In a design space cluttered with rich renditions of history and loaded with traditions and motifs (more often than not extraneous), Tiipoi is refreshing. At this accessories label and design studio designs are stripped of all unnecessary layers to reveal simple and honest products that are an integral part of Indian cultural fabric. There is kitchenware, serveware and textiles in high-quality copper, brass, and cotton, sourced from all over India and made at small workshops or by independent craftsmen and makers. Since its launch in 2014 at the London Design Festival, Tiipoi has been around the world. Here we caught up designer and creative director Spandana Gopal to talk India, design and the creative pursuit.
Was creativity a part of your childhood?
Being creative definitely was. But it wasn't structured. I’d just make weird things or do my own science experiments. I liked art materials but I also loved being outside, or in the garden. [As a child] I knew I wanted to do something creative but it was always either around making art or nature related. I liked how things worked. I had lots of questions about the universe. I got really excited about astronomy. I had an obsession about whales. In a way, these things inspired me to always create so I continually made things—paintings and small sculptures. I started taking photos much later.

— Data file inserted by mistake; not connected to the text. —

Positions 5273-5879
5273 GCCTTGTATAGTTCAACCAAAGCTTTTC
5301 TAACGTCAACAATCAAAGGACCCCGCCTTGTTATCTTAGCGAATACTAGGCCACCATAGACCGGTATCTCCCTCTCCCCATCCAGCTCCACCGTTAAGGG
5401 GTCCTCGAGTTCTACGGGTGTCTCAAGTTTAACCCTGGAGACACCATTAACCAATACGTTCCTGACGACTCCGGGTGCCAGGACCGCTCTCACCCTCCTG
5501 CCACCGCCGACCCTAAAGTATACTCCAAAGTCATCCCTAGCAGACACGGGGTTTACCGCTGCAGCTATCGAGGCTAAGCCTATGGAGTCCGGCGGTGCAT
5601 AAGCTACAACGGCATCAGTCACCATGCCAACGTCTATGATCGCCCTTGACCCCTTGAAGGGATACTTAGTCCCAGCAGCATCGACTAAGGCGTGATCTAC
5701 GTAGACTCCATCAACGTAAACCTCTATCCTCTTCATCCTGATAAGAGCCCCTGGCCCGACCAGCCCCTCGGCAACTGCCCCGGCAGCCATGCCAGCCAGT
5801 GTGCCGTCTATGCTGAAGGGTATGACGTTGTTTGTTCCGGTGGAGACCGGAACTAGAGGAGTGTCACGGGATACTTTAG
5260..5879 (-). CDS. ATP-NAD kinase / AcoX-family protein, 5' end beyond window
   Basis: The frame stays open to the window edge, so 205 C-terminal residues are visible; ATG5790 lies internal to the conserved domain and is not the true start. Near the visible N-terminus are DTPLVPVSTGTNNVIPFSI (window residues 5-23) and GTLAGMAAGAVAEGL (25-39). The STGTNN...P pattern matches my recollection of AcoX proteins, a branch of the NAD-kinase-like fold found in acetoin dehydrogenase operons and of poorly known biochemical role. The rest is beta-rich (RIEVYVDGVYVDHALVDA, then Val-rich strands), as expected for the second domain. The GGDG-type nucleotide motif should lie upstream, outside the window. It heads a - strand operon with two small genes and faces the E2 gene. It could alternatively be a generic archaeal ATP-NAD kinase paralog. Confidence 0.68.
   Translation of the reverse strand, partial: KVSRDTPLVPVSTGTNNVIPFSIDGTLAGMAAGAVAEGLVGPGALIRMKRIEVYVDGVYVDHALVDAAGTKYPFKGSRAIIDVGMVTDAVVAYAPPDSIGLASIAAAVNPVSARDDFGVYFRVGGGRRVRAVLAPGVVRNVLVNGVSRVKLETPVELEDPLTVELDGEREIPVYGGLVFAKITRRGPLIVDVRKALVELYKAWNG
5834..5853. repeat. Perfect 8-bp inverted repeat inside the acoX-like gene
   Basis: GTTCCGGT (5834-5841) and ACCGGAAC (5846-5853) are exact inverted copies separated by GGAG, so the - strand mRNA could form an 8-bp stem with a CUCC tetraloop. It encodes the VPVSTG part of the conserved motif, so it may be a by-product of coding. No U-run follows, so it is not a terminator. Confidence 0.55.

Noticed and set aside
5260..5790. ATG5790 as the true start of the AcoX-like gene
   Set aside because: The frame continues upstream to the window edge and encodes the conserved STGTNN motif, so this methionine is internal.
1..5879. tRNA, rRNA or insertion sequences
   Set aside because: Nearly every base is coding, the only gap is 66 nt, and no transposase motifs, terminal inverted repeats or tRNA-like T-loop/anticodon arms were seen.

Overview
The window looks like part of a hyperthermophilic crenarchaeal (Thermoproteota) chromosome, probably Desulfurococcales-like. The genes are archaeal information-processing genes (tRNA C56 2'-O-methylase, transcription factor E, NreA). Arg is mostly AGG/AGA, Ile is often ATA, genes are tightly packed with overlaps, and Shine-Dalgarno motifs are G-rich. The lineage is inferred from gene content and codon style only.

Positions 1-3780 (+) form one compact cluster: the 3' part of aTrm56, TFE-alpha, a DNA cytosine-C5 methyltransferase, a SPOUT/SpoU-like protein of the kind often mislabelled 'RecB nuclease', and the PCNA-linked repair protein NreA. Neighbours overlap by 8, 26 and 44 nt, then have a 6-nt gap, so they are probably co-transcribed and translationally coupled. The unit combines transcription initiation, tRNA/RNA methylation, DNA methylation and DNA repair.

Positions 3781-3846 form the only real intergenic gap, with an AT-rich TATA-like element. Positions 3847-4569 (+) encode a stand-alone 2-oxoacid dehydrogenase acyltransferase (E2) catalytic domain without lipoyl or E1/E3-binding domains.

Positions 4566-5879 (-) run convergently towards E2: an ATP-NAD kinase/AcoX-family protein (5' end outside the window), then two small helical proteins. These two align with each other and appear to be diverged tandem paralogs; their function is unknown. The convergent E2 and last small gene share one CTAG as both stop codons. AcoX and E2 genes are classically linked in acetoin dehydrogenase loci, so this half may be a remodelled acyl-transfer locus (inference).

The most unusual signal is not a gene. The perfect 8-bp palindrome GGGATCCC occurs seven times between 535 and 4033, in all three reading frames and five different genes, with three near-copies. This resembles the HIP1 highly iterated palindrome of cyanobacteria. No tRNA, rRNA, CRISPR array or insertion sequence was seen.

Can you describe your path to what you’re doing right now?
I don’t think of myself as a designer in a conventional sense. I’ve had the studio for about 3 years now; I think it was incidental to a thought, or perhaps a question I had. The question was very much about the relationship between India and the rest of the world. I guess I felt the most obvious and interesting way for me to explore this would be to create objects that could tell this story. I was just interested in speaking of a parallel or a counter narrative to the usual nostalgia that everything seemed to be drowning in.
Why did Tiipoi come into existence?
Tiipoi is now three years old, and I wanted to address the way Indian objects were received by a Western audience. With all the time I spent in London I felt that it was time another window to India was opened, one that spoke of the common sense attitude to consumption, zero-waste and also how innovation could happen via the lack of something, rather than an excess. I felt that all this was part of the fabric of daily life in India, and the household. It was like thinking of what Muji did for the Japanese way of life, speaking simply.